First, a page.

Fifty U.S. attorneys general on Monday announced an investigation into potential antitrust violations by Google, marking the latest attempt to regulate the tech giant.
Texas Attorney General Ken Paxton (R) announced the probe at a press conference on the steps of the U.S. Supreme Court, saying Google “dominates all aspects of advertising on the internet and searching on the internet.”
“They dominate the buyer side, the sellers’ side, and even the video side with YouTube,” Paxton said, according to Gizmodo.
Google’s parent company, Alphabet, has a market value of over $820 billion and owns dozens of online subsidiaries.
Attorneys general for the District of Columbia, Puerto Rico and all U.S. states except California and Alabama are joining the bipartisan probe into whether Google has engaged in anticompetitive behavior.
“When there is no longer a free market or competition, this increases prices, even when something is marketed as free, and harms consumers,” Florida Attorney General Ashley Moody (R) said of the investigation, according to CNBC. “Is something really free if we are increasingly giving over our privacy information? Is something really free if online ad prices go up based on one company’s control.”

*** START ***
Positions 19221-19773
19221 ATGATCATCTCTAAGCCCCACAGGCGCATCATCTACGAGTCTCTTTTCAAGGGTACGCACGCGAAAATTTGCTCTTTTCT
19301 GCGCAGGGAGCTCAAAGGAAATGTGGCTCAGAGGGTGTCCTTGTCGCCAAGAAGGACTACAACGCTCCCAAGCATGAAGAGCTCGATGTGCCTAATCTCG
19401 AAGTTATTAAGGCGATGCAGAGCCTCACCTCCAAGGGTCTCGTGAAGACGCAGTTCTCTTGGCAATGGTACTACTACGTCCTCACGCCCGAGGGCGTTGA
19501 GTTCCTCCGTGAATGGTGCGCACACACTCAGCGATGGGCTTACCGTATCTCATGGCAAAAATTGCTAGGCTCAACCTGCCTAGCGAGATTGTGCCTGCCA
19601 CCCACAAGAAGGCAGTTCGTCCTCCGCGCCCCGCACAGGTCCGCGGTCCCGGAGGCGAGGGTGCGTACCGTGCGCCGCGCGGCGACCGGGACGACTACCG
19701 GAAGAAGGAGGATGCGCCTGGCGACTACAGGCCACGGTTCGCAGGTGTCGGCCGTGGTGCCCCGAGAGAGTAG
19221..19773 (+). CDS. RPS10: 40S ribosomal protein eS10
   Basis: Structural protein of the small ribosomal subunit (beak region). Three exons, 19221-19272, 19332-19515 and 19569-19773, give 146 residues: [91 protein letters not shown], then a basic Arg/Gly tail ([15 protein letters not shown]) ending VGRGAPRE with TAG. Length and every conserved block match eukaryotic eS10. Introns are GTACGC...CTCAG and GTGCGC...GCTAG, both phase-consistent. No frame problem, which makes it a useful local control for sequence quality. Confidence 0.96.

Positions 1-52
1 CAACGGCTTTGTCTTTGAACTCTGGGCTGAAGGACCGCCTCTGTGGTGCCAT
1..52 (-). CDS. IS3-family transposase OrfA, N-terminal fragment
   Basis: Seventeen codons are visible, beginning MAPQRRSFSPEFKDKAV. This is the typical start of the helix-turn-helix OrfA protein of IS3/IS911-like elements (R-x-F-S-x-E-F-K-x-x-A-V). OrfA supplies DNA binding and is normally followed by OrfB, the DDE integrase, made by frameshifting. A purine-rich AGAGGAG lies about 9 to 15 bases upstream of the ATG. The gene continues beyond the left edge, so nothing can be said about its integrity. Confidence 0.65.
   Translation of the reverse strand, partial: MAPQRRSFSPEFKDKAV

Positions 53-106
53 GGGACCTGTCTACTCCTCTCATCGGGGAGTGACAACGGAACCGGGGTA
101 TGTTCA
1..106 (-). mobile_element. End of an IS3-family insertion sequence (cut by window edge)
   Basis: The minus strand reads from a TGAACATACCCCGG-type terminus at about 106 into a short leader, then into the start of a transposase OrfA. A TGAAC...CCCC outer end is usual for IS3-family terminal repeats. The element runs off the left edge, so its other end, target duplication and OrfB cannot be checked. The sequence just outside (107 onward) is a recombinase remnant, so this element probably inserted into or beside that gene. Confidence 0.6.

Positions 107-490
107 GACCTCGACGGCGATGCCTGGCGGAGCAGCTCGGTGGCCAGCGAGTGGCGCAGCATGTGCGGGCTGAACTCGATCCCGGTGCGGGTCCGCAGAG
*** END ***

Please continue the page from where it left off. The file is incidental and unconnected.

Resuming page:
Kent Walker, Google’s chief legal officer, published a blog post on Friday responding to the upcoming probe.
“We have answered many questions on these issues over many years, in the United States as well as overseas, across many aspects of our business, so this is not new for us,” Walker wrote. “The DOJ has asked us to provide information about these past investigations, and we expect state attorneys general will ask similar questions. We have always worked constructively with regulators and we will continue to do so.”
That investigation is examining “Facebook’s dominance in the industry and the potential anti-competitive conduct stemming from that dominance,” James’ office said. Attorneys general for Colorado, Florida, Iowa, Nebraska, North Carolina, Ohio, Tennessee and Washington, D.C., have joined the probe.
Both Google and Facebook are also facing antitrust scrutiny on the federal level. Facebook in July agreed to pay a record $5 billion fine to the Federal Trade Commission over allegations that it committed privacy violations following the Cambridge Analytica scandal.
Meanwhile, The Wall Street Journal reported in June that the Justice Department was gearing up to conduct its own antitrust investigation into Google. The FTC, which oversees antitrust violations alongside the DOJ, previously investigated Google but closed the probe in 2013 without taking action.
Google last week also agreed to pay the FTC $170 million to settle allegations that YouTube, one of the company’s subsidiaries, unlawfully collected children’s personal data without their parents’ consent.